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7 Responses to For Holocaust Remembrance Day: Bear Witness

  1. Brooke A L says:

    Sheila, I’m so glad you wrote about this book – I’ve never heard of it, but glad you introduced me. I’ve been taking a history course on German history from 1871 to the present since September, and we’ve been discussing the Nazi regime for the last three classes. The last class we read an article about the Nazification of Christmas, because of course they Nazified everything. It was like a conflicting pastiche of long-held German romanticism/paganism, Christian xmas, and Nazi racism and ideology. Of course it is bizarre and makes no sense, but they found a way to make it overtly and subtly exclusionary while rewarding the haves and posturing as some altruistic father xmas’s. I also have to write a paper on that book I recommended you, Defying Hitler, and in light of this post, I think you will really enjoy it. He offers invaluable insight on how it all came to be. I still can’t get it out of my head. I underlined and starred so many sentences.

    Oooh also, I almost forgot…. we are reading Dispatches in my 20th Century history class (from a global perspective). After reading your post about it last year I mentally put it on my reading list, but it turns out I have to read it anyway so it’s a win-win. We have just read the first seventy pages, but I am looking forward to the rest. We also just finished Levi’s Survival in Auschwitz. Another important book for today. Again, so many passages I underlined, such great writing. An extraordinary person.

    • sheila says:

      I’m excited you’ll be reading Dispatches! You can smell the pot-smoke and jungle rot in his prose.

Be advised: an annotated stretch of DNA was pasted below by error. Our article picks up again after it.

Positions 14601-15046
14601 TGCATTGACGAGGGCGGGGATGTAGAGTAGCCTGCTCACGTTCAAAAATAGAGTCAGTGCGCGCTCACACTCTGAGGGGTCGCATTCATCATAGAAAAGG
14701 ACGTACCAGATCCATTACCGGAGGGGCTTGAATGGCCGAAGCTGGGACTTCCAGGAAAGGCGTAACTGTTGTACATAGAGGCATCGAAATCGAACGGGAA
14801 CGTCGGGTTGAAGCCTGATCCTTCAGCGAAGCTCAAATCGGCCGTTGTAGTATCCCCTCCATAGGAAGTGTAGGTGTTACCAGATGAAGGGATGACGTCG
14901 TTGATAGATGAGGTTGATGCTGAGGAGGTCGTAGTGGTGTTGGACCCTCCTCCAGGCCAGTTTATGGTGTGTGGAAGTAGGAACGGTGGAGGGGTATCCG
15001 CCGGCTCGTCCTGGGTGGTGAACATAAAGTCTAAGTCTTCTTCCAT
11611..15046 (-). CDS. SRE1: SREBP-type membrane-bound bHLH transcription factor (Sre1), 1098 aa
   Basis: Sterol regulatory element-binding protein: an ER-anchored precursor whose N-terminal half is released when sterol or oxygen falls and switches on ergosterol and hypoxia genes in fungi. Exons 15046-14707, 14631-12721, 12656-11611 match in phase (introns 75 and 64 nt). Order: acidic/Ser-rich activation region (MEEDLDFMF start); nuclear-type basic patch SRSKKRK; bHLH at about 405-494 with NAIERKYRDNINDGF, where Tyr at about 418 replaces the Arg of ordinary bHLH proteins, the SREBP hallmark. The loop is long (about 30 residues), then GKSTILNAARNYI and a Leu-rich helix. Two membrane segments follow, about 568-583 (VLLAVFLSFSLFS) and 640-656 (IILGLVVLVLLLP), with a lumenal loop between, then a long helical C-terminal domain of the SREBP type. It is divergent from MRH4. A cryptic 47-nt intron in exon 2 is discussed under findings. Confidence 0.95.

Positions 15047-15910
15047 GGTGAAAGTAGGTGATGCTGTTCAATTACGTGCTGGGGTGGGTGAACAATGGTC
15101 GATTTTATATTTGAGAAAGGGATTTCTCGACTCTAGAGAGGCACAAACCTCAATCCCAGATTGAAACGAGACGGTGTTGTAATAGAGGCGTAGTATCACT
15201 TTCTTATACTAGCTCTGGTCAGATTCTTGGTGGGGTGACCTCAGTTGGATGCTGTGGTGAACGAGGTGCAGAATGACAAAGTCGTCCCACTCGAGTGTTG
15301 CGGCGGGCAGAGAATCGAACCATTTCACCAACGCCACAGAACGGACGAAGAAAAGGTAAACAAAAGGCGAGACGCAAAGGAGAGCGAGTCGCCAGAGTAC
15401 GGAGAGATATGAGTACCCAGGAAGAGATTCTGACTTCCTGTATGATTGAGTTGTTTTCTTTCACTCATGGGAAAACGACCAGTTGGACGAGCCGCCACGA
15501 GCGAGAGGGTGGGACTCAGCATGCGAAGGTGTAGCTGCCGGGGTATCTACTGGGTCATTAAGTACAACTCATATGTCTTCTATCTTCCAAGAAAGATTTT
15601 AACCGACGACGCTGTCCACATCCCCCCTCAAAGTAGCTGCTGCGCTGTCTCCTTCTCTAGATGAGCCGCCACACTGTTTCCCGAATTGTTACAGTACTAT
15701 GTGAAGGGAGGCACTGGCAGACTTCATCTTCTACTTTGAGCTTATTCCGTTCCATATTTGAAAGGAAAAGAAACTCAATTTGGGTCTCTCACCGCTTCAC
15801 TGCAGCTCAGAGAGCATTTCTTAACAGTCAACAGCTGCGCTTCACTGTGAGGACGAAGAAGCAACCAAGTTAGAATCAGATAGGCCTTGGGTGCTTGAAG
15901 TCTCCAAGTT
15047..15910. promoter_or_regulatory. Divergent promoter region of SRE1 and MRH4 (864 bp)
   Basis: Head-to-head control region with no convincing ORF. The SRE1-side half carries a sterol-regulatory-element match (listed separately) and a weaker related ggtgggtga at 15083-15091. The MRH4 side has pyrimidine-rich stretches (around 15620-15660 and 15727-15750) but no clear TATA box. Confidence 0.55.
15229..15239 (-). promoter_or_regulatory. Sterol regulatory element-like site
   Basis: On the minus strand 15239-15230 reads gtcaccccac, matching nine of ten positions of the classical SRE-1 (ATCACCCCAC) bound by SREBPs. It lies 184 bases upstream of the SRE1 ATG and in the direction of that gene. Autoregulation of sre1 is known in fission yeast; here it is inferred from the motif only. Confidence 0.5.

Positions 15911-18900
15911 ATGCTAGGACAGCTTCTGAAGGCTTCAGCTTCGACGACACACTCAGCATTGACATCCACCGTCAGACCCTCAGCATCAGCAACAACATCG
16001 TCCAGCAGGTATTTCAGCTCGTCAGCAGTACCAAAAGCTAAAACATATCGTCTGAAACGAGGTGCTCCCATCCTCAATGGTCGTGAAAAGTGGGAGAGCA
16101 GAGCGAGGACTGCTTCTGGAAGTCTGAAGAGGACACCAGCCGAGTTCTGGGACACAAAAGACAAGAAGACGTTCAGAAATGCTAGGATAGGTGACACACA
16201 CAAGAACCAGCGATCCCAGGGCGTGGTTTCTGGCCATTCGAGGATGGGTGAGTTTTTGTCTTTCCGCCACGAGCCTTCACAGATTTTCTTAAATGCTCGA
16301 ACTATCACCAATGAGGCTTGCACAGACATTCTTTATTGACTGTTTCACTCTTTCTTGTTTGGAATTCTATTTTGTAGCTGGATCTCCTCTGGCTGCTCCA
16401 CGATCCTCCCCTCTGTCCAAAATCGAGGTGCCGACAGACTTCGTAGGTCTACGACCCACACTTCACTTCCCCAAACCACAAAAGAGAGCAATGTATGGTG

// but they found a way to make it overtly and subtly exclusionary while rewarding the haves and posturing as some altruistic father xmas’s //

      Yes, the propaganda had to filter down TOTALLY. I think you will devour Klemperer’s books. The journals are horrifying since it’s this “slow creep” – everyone felt what was coming, particularly the Jews – but it was still a shock to the system. To keep your wits about you – like he did – to keep up his project of analyzing the language in the newspapers still published – a project he assumed he would die before completing – is just so admirable.

      Survival in Auschwitz. Wow. I think of the portraits of I think 3 fellow prisoners, maybe 4 – and how it was not “obvious” who would survive in the camps. Or who would – not “thrive” but adjust to the new rules. The law-abiding honorable ones on the outside didn’t fare as well as the ones who “got it” that it was now the law of the jungle. Of course, everyone died in the end anyway – but it was such interesting observations about the human personality under such extraordinary pressures.

  2. Brooke A L says:

    Sorry, I’m so glad you wrote about these books, plural. So lucky that we have them.

    • sheila says:

      We really are! It’s a miracle they survived! also that he actually did put it all into a scholarly linguistic book after the war – just fantastic.

  3. Clary says:

    Hi Shelia
    I’m also grateful you wrote about this book, it doesn’t matter how many years have passed, it’s always important to know how totalarianism works. How demented publicity can be printed in the public mind, in small ways even stronger than in the big announcements, because they permeate without too many filters: in language, in films, at the grocery.
    About his extraordinary feat of keeping the journal and distributing it a few pages at a time, I’m reminded of another feat of documenting horror, the Emil Ringelblum Archive, where he appointed a group at Warsaw Guetto to record how life was there, and the thousands of pages were hidden in milk cans. After the guetto was destroyed, some cans were found, with poetry, diaries, all kind of documents, concert invitations, etc. Wikipedia says some of the can are buried under the Chinese Embassy at Warsaw, but who knows?
    Thank you for showing us the many directions of your gaze.

    • sheila says:

      // After the guetto was destroyed, some cans were found, with poetry, diaries, all kind of documents, concert invitations, etc. //

      Incredible. I don’t know about that archive – I will check it out.

      It’s so important to keep your wits about you – I feel like that’s what Klemperer was doing. That’s what the people in the Warsaw Ghetto were doing. as well as saying: “We were here. This is what happened to us. Remember us.”

  4. Patsyann says:

    “Unctuous bawling”…my god.